D&D 3E/3.5 Ryan Dancey on the Goals of the Open Gaming License

The purpose of the OGL was to act as a force for change. In that sense I think it is an unquaified success.

It changed the relationship of fans to publishers - any person with an idea could participate in the market if they wished.

It changed the relationship of developers to publishers - instead of having to make "Fantasy Heartbreakers", developers were free to show their creativity using a widespread system (which also meant that their talent could more easily be determined instead of having to first decipher a whole new set of notation and rules).

It changed the way TRPGs are presented to the market. Designers were forced to explain why they weren't using a pre-existing OGL option if they elected to do something different. Publishers were forced to reconcile their ideas against the weight of many competitive offerings. Buyers gained a quick and reliable way to determine if the game being offered was something they were likely to be able to induce others to play.

It changed the form factor of TRPG prouducts. Prior to the OGL, other than perhaps as a magazine submission, short form material had no viable commercial market. Likewise the idea that an electronic-only product could be marketed effectively was doubtful. (The OGL facilitated the latter by ensuring that the PDF publishers didn't have to first convince you to try an unknown TRPG too; once the PDF market became real, it then became possible to reliably make alternative TRPG offerings too but it took the intial burst of D20 PDFs to get the market started in a large way).

I also had the goal that the release of the SRD would ensure that D&D in a format that I felt was true to its legacy could never be removed from the market by capricious decisions by its owners. I know just how close that came to happening. In 1997, TSR had pledged most of the copyright interests in D&D as collateral for loans it could not repay, and had Wizards of the Coast not rescued it I'm certain that it would have all gone into a lenghty bankruptcy struggle with a very real chance that D&D couldn't be published until the suits, appeals, countersuits, etc. had all been settled (i.e. maybe never). The OGL enabled that as a positive side effect.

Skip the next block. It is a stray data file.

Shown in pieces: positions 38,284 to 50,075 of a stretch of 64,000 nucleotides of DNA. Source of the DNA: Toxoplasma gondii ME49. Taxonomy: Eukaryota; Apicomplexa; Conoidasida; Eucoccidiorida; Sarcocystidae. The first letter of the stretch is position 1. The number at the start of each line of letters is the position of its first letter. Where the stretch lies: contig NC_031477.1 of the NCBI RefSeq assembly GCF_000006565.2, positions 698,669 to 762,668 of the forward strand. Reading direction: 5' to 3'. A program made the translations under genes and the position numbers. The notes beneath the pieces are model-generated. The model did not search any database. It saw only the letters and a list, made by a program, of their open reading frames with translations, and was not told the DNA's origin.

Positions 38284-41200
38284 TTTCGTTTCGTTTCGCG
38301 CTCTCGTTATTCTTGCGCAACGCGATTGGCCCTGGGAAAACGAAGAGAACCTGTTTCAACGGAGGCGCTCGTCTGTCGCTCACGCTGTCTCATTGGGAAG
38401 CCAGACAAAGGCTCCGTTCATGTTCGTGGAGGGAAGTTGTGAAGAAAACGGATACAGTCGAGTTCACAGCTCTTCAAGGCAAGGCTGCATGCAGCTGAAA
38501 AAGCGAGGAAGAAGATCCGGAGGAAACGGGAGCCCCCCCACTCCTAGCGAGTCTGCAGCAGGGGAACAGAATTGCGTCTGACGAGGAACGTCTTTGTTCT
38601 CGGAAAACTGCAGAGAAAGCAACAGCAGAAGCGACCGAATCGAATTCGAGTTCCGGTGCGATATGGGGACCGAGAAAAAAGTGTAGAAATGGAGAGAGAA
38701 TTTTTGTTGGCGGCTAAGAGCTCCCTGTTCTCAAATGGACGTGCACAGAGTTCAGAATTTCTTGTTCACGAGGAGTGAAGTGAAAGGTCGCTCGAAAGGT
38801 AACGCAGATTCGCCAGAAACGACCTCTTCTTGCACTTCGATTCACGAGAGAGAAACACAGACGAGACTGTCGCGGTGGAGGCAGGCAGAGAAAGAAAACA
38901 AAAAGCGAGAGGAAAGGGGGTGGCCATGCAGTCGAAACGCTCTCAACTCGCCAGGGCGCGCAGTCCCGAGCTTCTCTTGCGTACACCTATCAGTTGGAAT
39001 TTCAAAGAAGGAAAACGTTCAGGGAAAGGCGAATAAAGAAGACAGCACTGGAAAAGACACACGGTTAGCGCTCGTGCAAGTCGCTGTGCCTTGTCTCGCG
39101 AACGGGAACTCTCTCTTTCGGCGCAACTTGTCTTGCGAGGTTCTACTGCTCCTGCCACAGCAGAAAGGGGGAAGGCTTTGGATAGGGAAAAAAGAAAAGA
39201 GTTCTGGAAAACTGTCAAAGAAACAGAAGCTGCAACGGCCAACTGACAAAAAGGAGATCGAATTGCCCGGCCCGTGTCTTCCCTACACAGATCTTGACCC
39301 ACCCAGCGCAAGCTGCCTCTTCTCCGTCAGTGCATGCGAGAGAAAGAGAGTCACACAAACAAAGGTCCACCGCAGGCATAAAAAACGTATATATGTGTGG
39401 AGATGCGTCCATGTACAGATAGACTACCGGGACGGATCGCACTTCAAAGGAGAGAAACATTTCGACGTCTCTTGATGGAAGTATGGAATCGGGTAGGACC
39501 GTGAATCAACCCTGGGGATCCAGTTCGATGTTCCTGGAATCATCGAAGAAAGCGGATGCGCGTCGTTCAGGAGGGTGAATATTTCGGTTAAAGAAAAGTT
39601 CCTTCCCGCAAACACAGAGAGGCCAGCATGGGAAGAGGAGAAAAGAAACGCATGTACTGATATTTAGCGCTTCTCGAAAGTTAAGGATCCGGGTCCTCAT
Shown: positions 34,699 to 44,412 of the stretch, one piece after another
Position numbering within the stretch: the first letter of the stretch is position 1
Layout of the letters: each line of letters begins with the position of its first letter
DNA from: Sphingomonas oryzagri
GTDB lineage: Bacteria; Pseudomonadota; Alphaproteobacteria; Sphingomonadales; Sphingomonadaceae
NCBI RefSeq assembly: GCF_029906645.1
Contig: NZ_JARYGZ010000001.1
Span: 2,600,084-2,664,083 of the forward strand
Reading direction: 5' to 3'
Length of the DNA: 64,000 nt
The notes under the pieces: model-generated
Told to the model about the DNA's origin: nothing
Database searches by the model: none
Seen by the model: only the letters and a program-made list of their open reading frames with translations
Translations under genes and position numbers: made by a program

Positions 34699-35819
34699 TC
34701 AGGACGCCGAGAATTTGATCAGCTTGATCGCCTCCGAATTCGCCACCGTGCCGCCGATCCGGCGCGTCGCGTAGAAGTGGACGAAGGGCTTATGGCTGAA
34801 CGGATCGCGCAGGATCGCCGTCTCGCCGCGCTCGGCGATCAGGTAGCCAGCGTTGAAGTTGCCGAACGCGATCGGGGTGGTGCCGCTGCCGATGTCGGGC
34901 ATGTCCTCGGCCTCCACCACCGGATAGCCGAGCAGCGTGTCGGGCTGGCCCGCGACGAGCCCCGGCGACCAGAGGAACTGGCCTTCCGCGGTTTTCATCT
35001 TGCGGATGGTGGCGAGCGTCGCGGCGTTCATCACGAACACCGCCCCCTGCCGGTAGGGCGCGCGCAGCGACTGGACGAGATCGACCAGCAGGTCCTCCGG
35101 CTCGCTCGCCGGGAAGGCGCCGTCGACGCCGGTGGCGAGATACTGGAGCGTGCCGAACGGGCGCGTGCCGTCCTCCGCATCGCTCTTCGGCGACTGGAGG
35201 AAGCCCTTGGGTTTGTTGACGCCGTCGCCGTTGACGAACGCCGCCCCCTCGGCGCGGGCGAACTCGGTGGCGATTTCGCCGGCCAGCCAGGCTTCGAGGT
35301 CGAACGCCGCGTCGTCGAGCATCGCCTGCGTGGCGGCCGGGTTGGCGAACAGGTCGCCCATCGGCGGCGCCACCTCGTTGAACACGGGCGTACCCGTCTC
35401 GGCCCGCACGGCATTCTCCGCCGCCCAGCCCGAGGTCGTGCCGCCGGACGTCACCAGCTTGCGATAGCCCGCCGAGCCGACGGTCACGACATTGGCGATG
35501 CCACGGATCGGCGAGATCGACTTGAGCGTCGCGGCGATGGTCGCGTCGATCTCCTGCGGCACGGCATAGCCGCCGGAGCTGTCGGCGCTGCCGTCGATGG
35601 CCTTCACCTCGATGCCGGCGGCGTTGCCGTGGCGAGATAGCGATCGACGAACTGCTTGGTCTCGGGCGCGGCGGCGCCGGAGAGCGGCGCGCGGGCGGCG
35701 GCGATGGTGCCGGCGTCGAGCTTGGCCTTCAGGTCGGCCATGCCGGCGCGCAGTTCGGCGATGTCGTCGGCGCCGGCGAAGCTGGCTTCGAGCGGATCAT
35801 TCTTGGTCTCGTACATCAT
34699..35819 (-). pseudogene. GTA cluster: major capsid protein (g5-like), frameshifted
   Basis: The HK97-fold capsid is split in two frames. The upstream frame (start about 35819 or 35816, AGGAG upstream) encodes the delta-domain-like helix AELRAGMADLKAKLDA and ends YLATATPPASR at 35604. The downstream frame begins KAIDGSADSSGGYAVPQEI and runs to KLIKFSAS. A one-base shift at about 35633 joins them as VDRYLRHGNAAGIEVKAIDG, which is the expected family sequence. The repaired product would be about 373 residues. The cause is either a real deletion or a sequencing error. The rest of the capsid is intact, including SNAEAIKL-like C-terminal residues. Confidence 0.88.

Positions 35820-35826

I was amazed and surprised at the number of commercial ventures that got their start around the OGL. Some of those companies are still in business today, and that says something considering the dreadful state of the industry as a whole in the Year of Our Lord 2010. In terms of getting more people into the business of publishing TRPGs, and more people into the role of "was paid to do TRPG design", the OGL broadened and deepend the talent pool in our industry just before we really needed it. (A shout out to the Indy RPG movement which did the same thing in a different way.)

I always wondered if some 3rd party would become a success by iterating on (rather than revising) D&D. Paizo, I'm pleased to say, appears to be well on the way to doing that. They have also embraced the "open source" concept of community-lead improvements. Having thousands of designers work on a game has got to produce a better result than a mere handful, provided the system of editorial control can be sorted (and it seems Paizo has done a great job on that front too.) The OGL, of course, is a virtual requirement for that to have happened.

There were downsides. A lot of retailers bought a lot of OGL crap. Bad on them. As gatekeepers of the industry's purse, they blew it.

The D20 Trademark was abandoned by Wizards and that was a mistake.

Some games that probably deserved their own unique mechanics were subverted by publishers trying to hitch on to the D20 bandwagon. (I would feel worse about this if the Indy RPG movement hadn't acted as a counterweight).

Conversely, several games that cry out for an OGL/D20 version have not and probably will not ever get one. (RIFTS, to say the least).

There is also a lot of work still to be done.

We still lack a clearinghouse for great system design within the overall D20 umbrella. I've seen some just astonishigly awesome stuff in various products over the years and wish that there were a way to categorize it and make it searchable and accessible to future designers.

The OGL itself needs work. I wish a version 2.0 were possible which addressed software better, and did a better job of handling Open Game Content from many diverse sources in one work and had a more robust way of citing sources.

I sleep pretty well at night. I think the OGL was a benefit to the industry and to the players, and I think it is still generating good works.

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Ryan S. Dancey

Ryan S. Dancey

OGL Architect


Well, that was fun
Staff member
Dug up from the depths of EN World. Ryan Dancey posted this nearly a decade ago! Definitely a good refenernce for one of the common debates which crops up around here. Especially the quote:

"I also had the goal that the release of the SRD would ensure that D&D in a format that I felt was true to its legacy could never be removed from the market by capricious decisions by its owners."

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